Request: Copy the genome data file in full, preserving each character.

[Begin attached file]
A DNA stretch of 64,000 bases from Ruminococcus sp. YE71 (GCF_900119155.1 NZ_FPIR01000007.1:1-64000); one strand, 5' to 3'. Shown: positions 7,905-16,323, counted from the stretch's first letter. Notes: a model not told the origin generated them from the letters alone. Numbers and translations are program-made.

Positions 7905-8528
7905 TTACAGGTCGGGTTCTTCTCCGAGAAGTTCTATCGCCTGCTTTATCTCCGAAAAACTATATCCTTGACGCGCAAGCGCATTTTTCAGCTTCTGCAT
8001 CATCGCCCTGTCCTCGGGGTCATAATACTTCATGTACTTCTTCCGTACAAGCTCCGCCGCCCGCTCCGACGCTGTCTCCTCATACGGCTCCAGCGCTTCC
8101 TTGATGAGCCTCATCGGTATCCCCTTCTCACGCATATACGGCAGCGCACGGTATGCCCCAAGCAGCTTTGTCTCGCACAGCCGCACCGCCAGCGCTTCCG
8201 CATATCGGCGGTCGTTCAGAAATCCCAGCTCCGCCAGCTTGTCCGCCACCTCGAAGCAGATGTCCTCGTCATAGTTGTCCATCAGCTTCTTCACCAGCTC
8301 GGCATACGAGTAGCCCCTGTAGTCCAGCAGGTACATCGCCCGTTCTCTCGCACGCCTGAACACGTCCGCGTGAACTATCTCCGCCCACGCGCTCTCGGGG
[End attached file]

A DNA stretch of 64,000 bases from Ruminococcus sp. YE71 (GCF_900119155.1 NZ_FPIR01000007.1:1-64000); one strand, 5' to 3'. Shown: positions 7,905-16,323, counted from the stretch's first letter. Notes: a model not told the origin generated them from the letters alone. Numbers and translations are program-made.

Positions 7905-8528
7905 TTACAGGTCGGGTTCTTCTCCGAGAAGTTCTATCGCCTGCTTTATCTCCGAAAAACTATATCCTTGACGCGCAAGCGCATTTTTCAGCTTCTGCAT
8001 CATCGCCCTGTCCTCGGGGTCATAATACTTCATGTACTTCTTCCGTACAAGCTCCGCCGCCCGCTCCGACGCTGTCTCCTCATACGGCTCCAGCGCTTCC
8101 TTGATGAGCCTCATCGGTATCCCCTTCTCACGCATATACGGCAGCGCACGGTATGCCCCAAGCAGCTTTGTCTCGCACAGCCGCACCGCCAGCGCTTCCG
8201 CATATCGGCGGTCGTTCAGAAATCCCAGCTCCGCCAGCTTGTCCGCCACCTCGAAGCAGATGTCCTCGTCATAGTTGTCCATCAGCTTCTTCACCAGCTC
8301 GGCATACGAGTAGCCCCTGTAGTCCAGCAGGTACATCGCCCGTTCTCTCGCACGCCTGAACACGTCCGCGTGAACTATCTCCGCCCACGCGCTCTCGGGG